Occasionally I get asked about the canonical status of additions and interpolations to the original writings of the New Testament. (The Old Testament is a somewhat different matter since the original forms of the texts that comprise this collection is shrouded in the mists of antiquity in a way that it is not for the New Testament documents.) The most common additions for which I hear the question raised are the doxology for the Lord’s Prayer (Matthew 6:13), the longer ending of Mark (16:9-20), and the pericope of the woman caught in adultery (John 7:53-8:11).
One can always dispute the consensus of scholarship and insist that one of these alleged additions is, in fact, original to the text. For example, Nicholas Lunn makes just such a case regarding the longer ending of Mark.
I am not a biblical scholar, so I’ll leave those questions to the experts. Instead, I’d like to pose a different question. Let’s grant that the consensus in all these cases is correct and that these texts do all constitute later interpolations. Does it follow that they ought not be granted canonical status? Does it follow that they ought to be relegated to the footnotes?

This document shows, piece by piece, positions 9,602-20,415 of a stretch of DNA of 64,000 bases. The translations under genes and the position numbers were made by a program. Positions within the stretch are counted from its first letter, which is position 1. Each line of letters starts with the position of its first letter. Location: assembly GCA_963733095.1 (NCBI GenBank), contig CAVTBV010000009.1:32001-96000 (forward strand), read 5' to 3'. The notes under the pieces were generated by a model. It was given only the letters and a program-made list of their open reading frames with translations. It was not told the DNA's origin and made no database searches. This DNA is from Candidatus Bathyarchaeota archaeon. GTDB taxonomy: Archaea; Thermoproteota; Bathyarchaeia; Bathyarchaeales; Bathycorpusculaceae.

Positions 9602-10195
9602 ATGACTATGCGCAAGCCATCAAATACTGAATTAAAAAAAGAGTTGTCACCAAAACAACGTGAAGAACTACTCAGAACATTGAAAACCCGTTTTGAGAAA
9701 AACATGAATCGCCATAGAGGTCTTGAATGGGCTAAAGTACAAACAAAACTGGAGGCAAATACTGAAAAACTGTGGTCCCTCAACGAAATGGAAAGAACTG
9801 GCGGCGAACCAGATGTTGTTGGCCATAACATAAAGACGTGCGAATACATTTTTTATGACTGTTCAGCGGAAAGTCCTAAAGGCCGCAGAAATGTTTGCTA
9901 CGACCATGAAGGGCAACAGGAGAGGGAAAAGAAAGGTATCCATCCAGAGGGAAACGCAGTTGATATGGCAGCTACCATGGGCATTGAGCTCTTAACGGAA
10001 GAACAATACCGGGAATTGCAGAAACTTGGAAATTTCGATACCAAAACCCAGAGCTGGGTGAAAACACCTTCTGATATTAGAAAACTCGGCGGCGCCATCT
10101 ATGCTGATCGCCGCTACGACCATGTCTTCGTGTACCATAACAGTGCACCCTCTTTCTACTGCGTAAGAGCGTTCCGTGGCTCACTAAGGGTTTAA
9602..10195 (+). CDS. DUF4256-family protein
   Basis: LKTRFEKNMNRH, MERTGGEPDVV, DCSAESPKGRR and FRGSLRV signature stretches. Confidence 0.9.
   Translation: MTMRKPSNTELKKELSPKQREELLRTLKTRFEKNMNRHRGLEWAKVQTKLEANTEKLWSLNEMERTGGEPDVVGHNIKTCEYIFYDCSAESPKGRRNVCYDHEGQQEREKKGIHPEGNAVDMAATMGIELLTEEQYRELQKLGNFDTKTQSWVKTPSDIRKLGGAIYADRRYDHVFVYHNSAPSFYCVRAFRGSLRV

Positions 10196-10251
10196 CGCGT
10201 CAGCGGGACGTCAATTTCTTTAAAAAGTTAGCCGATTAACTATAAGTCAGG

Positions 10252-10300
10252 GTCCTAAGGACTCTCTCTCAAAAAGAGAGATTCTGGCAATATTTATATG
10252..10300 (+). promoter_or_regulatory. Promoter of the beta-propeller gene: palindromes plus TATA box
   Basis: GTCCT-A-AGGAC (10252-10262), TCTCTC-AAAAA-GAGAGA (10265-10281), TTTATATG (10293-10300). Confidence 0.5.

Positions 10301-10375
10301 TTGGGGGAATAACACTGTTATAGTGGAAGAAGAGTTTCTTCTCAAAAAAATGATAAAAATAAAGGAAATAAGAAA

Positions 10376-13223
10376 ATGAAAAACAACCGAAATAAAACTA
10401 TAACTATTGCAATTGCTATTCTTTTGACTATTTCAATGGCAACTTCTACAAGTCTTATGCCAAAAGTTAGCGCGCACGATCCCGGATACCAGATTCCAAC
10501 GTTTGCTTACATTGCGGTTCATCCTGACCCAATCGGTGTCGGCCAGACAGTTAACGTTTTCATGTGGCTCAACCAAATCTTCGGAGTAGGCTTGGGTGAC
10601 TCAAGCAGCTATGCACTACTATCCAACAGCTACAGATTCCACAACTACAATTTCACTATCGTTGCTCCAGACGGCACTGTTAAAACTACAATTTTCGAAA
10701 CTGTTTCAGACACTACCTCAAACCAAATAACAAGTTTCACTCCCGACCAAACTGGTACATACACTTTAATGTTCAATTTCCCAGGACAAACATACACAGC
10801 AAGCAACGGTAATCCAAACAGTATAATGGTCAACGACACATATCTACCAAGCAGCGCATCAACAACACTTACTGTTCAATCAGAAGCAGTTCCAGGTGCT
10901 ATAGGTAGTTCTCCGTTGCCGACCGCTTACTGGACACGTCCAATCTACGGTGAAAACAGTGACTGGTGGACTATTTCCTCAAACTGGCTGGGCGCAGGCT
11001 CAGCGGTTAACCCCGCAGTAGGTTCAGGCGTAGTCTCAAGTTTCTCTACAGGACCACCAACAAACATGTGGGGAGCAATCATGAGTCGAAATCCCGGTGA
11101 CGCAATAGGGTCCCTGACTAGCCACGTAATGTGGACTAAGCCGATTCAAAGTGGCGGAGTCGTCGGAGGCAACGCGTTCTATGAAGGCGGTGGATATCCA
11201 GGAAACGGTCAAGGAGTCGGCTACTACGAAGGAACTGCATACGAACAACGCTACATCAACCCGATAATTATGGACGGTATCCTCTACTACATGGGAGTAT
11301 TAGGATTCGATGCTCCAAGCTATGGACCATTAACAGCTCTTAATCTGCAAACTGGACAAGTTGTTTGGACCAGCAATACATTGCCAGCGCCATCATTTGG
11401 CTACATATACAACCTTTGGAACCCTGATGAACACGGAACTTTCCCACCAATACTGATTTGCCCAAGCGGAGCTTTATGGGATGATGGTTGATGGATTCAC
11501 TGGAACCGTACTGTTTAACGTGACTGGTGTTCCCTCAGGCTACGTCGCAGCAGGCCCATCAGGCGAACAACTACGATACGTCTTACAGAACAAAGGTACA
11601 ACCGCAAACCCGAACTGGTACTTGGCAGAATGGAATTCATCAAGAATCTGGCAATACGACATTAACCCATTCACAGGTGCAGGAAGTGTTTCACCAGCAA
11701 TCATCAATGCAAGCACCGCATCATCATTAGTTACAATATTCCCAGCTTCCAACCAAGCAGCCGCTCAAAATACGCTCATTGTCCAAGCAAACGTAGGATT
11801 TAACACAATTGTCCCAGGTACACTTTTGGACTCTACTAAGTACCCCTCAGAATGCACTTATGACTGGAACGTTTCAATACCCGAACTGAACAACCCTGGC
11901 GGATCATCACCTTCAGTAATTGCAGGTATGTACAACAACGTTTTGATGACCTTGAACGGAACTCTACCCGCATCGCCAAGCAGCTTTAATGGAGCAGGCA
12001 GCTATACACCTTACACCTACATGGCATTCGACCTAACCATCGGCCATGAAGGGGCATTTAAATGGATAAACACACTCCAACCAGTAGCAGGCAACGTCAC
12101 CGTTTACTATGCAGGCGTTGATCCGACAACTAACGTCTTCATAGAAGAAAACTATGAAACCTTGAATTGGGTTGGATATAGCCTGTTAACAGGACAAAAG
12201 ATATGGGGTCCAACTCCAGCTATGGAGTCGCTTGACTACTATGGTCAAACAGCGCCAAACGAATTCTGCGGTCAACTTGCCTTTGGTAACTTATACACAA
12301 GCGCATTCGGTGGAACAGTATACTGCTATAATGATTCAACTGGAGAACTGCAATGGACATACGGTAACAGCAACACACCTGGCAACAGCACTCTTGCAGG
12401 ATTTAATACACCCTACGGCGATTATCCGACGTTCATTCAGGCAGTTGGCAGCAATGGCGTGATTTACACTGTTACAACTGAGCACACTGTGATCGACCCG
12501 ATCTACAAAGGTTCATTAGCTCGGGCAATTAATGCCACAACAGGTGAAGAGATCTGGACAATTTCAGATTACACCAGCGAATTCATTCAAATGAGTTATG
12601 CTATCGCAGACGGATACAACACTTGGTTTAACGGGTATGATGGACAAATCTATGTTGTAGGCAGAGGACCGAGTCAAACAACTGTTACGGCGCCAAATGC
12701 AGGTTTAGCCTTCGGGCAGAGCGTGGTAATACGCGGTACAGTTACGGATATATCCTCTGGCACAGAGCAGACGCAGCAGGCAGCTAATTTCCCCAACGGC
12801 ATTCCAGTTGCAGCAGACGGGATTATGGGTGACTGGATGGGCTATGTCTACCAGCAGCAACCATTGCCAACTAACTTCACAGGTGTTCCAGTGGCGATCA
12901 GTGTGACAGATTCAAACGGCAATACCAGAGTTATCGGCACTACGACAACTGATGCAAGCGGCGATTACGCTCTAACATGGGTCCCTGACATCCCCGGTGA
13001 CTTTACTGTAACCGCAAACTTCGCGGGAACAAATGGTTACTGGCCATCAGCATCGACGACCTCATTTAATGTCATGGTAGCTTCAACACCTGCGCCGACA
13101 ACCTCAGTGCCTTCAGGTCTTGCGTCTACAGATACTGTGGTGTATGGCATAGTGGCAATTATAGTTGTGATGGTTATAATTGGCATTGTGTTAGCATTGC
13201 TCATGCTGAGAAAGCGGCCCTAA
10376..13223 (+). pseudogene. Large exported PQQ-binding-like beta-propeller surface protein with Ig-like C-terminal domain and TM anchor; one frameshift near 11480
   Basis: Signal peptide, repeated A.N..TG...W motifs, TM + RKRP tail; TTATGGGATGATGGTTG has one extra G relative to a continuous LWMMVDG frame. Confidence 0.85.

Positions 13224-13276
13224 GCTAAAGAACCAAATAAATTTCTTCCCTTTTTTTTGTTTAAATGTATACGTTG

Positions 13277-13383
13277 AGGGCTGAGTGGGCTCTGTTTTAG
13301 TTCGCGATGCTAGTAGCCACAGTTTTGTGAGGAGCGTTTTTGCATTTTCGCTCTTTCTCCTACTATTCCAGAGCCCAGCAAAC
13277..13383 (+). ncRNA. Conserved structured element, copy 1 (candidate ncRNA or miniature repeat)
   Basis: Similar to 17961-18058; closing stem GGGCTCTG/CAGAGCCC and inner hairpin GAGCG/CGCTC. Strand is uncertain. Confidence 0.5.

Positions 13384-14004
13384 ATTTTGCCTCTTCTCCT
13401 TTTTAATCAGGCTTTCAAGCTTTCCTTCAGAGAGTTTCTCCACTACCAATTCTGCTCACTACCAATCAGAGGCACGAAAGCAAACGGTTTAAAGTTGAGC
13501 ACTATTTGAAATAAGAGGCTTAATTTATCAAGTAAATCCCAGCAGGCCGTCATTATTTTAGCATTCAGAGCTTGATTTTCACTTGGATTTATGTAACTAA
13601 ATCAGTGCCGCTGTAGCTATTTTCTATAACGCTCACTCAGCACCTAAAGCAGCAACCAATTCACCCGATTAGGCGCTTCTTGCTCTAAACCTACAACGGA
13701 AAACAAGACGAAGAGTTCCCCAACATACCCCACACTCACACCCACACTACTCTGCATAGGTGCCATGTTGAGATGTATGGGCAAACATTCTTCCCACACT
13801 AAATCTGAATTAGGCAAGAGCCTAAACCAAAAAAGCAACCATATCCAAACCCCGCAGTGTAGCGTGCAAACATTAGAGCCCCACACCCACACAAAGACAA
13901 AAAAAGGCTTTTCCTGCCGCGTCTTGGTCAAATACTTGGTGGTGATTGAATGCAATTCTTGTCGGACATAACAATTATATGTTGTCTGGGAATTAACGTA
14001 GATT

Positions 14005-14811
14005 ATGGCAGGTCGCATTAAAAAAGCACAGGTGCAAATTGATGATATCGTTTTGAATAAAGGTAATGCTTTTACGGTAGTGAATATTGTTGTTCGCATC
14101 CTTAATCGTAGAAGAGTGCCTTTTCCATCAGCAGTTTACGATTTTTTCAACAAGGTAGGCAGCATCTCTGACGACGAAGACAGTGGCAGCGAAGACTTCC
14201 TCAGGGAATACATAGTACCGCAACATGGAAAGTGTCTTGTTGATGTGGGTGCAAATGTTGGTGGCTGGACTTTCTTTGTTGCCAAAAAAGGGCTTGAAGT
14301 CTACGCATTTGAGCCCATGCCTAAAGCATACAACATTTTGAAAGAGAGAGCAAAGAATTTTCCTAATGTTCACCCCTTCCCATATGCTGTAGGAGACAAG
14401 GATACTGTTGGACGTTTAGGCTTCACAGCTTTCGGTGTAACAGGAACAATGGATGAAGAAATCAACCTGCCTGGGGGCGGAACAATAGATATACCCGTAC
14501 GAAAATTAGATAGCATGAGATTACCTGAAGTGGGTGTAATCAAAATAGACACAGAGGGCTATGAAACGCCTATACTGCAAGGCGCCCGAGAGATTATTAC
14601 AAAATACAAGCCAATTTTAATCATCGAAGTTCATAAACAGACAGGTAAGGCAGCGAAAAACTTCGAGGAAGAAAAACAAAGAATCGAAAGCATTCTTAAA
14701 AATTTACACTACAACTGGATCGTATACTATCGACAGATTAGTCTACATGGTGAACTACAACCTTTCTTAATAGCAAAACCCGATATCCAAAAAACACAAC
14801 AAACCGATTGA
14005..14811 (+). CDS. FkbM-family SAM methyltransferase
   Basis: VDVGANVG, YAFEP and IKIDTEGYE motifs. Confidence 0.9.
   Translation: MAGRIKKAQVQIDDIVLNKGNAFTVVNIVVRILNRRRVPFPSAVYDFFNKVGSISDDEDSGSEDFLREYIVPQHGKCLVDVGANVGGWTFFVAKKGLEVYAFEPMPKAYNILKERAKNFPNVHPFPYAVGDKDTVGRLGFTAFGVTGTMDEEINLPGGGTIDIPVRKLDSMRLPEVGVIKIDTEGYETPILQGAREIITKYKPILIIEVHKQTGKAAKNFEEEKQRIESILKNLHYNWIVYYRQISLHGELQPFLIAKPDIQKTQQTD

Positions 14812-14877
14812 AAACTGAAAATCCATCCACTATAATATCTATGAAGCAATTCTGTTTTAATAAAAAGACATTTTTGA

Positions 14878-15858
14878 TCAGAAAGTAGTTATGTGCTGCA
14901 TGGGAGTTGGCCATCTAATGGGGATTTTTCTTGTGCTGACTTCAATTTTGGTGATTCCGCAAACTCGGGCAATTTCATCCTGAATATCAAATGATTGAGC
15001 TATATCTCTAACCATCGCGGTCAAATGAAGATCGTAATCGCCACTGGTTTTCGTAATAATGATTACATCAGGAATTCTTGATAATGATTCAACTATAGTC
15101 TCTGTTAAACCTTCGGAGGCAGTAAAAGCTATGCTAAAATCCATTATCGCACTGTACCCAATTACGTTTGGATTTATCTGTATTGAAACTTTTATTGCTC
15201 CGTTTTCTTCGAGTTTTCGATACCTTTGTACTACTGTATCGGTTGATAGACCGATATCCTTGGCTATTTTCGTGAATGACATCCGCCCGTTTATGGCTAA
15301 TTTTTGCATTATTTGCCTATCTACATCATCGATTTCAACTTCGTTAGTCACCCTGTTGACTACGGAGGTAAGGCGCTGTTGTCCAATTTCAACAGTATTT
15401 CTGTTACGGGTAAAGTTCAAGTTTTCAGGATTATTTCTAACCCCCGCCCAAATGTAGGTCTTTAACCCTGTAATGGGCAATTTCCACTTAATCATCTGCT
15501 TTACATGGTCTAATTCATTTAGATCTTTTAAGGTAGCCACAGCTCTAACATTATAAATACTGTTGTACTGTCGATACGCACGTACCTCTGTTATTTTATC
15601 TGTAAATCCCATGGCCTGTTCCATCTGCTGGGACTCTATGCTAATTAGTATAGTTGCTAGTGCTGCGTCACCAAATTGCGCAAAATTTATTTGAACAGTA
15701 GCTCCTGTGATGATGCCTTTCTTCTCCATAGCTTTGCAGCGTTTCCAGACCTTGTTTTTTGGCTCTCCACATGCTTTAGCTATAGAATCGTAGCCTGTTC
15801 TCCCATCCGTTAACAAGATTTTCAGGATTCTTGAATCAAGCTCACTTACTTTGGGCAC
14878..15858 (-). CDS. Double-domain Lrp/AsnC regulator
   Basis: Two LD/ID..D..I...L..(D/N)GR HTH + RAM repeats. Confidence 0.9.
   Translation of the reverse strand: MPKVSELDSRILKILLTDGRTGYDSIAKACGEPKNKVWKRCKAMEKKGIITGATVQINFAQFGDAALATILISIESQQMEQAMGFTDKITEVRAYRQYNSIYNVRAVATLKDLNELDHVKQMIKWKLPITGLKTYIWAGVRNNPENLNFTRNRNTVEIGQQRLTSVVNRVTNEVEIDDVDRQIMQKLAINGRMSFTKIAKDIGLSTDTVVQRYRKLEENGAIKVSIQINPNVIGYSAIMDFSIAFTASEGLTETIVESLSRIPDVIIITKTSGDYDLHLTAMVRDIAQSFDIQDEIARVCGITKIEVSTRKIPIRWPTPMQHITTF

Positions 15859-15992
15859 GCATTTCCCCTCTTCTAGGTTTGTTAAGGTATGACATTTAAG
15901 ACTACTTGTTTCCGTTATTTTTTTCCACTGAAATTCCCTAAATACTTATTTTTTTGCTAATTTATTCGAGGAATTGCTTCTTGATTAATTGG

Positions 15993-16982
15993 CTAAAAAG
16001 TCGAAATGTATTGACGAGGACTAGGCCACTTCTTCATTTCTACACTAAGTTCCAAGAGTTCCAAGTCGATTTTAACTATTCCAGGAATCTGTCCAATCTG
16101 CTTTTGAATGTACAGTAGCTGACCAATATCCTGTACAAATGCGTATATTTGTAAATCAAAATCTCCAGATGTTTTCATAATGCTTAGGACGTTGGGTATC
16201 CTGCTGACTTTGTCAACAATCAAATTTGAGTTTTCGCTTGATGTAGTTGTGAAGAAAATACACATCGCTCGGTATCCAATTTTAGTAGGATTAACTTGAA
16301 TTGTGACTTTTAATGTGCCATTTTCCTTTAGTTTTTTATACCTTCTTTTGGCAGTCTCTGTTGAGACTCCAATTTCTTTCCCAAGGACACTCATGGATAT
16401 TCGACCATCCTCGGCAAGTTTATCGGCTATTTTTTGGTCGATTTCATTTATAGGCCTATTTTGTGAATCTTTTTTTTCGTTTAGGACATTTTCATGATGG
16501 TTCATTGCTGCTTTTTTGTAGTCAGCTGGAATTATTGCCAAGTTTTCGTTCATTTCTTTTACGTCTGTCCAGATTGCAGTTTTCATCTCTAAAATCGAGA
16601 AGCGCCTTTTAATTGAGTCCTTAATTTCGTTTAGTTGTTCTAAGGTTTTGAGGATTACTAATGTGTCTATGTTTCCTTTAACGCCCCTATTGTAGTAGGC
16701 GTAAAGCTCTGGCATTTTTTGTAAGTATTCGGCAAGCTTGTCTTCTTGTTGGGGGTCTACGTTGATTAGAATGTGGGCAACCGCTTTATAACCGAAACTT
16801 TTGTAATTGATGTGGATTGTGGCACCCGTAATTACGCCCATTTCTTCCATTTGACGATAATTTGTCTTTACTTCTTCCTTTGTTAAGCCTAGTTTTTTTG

It does if one assumes that only the original form of the text is canonical. But why assume that? If God is the primary author/editor/former of these texts, is it not possible that God was not finished with Matthew, Mark, or John at the same time as the original author? In that case, removing these passages (a common practice in contemporary Bibles for the Prayer doxology and longer ending of Mark but not the adultery pericope) would constitute disregarding the intentions of the (divine) author by retreating to an earlier draft of the document.
To be sure, my claim is not that every addition which has made its way into the texts subsequent to their original composition should be retained. (With the exception of KJV Only advocates, one would expect few advocates for returning to the 1 John 5:7 interpolation, for example.)
That, in turn, raises an obvious question: how does one choose which interpolations/additions to retain and which to excise? Why are we comfortable with clipping 1 John 5:7 and (perhaps) Mark 16:9-20, but keen to retain John 7:53-8:11? And why do we keep praying Matthew 6:13 even when so many contemporary Bibles have already banished it to the footnotes?
These are all good questions, and they deserve further attention. But let’s proceed with the discussion disabused of the unquestioned assumption that the oldest form is the preferred form.